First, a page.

How to minimize IoT risks on education networks

Commentary: Connected devices are risky, but Fortinet's Jeff Jennings says education IT teams can take a few simple steps to protect themselves.
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The risk of attacks on education networks increases as they become more reliant on open environments and the use of mobile and “internet of things” technology. By knowing the top threats to their networks and then applying the right tools and strategies, educational institutions at all levels will be better positioned to protect the sensitive data of students, faculty and other employees.

Understand the IoT education landscape

Many curriculums are now digitally based, requiring students to have access to mobile, connected devices. As a result, 40 percent of K-12 classrooms already have a 1:1 mobile device to student ratio, and it is expected that the number of students with two connected devices will grow to 30 percent by 2020. In higher education, students are coming to campus with as many as seven connected devices.

Both K-12 and universities continue to grapple with bring your own device, or BYOD, policies. Furthermore, the use of these devices has created challenges around bandwidth and ensuring compliance with regulations such as CIPA, FERPA and COPPA.


In addition to supporting devices enabled with educational apps and software, schools must also secure educational IoT such as smart whiteboards, as well as connected HVAC and lighting systems, etc. Many schools do not have a devoted IT security team, and their general IT resources are stretched thin.

Know the top threats to education networks

While these IoT devices have become essential, they also open education networks to substantial risk. Fortinet’s most recent Global Threat Landscape Report indicates that cybercriminals are focusing on developing and executing attacks on mobile connected devices.

As schools continue to incorporate IoT devices, there are a number of top threats education IT personnel need to be aware of:

  • Mobile malware: Instances of malware rose four percent; 26 percent of detected malware specifically targeted mobile devices.
  • IoT exploits: The top malware exploits for the past quarter were focused on exploiting IoT devices. Malware was found that targeted devices including printers, routers, IP cameras and more.
  • Cryptojacking: Cryptojacking refers to cybercriminals using compromised devices to mine for cryptocurrency. This can harm performance and weaken security measures. New cryptojacking malware variants now work to actively disable network security measures such as antivirus.
  • IoT botnets: Recent developments have seen malware enhancing code bases such as Mirai and Reaper to target IoT devices with multiple exploits. Additionally, many IoT botnets are more resilient and spread more quickly.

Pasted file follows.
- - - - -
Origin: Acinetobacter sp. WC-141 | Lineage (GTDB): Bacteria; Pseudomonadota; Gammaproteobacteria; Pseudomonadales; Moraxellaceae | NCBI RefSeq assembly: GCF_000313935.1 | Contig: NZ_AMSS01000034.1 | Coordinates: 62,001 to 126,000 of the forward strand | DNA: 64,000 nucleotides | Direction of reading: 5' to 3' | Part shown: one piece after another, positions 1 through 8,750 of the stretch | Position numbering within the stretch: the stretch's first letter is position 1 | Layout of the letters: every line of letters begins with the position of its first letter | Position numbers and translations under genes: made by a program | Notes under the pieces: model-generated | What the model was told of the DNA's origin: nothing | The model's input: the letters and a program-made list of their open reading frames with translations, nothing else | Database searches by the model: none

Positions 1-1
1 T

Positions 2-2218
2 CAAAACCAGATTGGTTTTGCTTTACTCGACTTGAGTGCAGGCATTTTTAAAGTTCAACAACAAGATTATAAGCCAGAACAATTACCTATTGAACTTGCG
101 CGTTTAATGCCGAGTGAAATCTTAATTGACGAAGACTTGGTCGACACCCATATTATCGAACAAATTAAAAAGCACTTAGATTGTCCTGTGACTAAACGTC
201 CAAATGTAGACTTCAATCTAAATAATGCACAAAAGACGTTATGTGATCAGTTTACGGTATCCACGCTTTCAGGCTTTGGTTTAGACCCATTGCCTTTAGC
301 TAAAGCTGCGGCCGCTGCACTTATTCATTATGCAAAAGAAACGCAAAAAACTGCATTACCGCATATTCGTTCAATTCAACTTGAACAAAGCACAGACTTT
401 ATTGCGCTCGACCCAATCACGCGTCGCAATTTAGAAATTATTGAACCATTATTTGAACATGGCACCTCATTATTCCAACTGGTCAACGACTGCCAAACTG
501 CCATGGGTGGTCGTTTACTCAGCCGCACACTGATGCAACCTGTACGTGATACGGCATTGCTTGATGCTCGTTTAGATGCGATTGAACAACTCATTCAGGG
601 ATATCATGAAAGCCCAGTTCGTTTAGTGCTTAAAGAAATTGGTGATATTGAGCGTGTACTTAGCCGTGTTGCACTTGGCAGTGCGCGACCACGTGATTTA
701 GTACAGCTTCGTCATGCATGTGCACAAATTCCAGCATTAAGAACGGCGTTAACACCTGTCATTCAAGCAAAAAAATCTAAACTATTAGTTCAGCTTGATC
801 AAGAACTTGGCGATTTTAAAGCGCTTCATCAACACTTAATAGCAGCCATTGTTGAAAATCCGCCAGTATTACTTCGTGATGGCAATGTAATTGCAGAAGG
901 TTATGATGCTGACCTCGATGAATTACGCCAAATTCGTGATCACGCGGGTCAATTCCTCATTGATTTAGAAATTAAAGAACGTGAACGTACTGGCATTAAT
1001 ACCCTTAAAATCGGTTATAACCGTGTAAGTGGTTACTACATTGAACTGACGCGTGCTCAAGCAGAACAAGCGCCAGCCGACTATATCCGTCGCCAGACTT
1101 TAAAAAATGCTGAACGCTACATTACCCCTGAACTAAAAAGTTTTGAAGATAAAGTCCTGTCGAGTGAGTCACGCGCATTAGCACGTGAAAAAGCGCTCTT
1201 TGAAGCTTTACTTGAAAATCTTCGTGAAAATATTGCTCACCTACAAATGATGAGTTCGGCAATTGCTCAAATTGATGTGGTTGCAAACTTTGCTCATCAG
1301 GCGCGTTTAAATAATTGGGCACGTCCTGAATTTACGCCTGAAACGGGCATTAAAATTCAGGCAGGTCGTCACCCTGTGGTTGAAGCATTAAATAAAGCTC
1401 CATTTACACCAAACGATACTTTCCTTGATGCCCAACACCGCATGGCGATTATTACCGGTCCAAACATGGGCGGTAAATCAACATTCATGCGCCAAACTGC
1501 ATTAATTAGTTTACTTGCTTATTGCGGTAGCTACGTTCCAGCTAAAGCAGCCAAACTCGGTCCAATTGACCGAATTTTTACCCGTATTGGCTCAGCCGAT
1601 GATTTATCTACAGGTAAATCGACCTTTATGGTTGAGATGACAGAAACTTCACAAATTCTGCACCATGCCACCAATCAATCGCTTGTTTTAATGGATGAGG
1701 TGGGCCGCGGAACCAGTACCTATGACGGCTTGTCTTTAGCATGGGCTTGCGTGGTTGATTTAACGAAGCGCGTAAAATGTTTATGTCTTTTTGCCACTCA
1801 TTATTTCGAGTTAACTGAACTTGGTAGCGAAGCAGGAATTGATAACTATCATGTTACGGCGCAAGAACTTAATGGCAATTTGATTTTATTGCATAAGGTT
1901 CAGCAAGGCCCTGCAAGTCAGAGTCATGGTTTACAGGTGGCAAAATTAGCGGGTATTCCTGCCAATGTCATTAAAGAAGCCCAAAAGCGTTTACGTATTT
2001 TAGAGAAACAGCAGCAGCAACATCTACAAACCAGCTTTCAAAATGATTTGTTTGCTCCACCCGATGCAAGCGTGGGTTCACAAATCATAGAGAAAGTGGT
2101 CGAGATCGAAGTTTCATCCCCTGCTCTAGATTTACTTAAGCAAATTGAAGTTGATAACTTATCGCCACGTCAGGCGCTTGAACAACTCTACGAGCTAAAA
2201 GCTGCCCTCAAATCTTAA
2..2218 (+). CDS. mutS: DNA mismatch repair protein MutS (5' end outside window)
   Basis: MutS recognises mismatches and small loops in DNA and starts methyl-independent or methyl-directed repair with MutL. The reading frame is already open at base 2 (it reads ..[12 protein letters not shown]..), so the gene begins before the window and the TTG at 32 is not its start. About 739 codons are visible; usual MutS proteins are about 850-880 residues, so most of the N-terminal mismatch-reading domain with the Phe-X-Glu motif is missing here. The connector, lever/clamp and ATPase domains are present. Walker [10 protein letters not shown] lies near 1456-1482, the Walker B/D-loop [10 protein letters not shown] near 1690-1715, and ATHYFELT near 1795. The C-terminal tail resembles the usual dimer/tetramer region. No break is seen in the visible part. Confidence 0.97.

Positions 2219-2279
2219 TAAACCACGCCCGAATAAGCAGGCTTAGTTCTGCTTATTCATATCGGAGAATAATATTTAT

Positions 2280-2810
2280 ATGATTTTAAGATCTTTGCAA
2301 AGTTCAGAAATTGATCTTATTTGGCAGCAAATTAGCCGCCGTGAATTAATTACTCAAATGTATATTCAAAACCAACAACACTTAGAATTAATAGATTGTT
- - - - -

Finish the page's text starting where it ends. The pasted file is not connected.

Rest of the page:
Secure against IoT attacks in education

To secure IoT infrastructure, there are several tools and strategies educational institutions must consider.

First, IT teams should use threat intelligence to remain aware of the types of attacks and entryways being used to target their networks. Threat intelligence should inform each security decision and influence how IT teams prioritize security responses. Schools should leverage both local threat intelligence, based on what is going on in their networks, and worldwide threat intelligence.

Next, schools and universities should take a “learn, segment and protect” approach to security. To learn, schools must gain visibility into each device connected to their network. A network access control tool can help in this process, identifying IoT devices and determining their level of risk. Then IT teams can segment devices based on their risk and level of required access. Once segmented, IT teams can securely link their new network segments together to maintain visibility while implementing consistent control policies.

To combat IoT botnets and cryptojacking, IT teams must be able to identify when and where excessive resources and processing power are being consumed. IT teams should try to locate and interrupt communications between devices, as well as with their command and control servers that allow botnets to thrive.


Finally, for mobile malware, IT teams have to implement their own protective measures such as deploying mobile application security tools or building secure perimeters around unsecurable devices.

Educational institutions are at significant risk today due to their adoption of IoT devices and the threat trends that show cybercriminals are increasingly targeting these devices. As schools and universities continue to embrace connected devices, they must also stay up to date on threat intelligence and implement tools and policies to minimize connected device risks.

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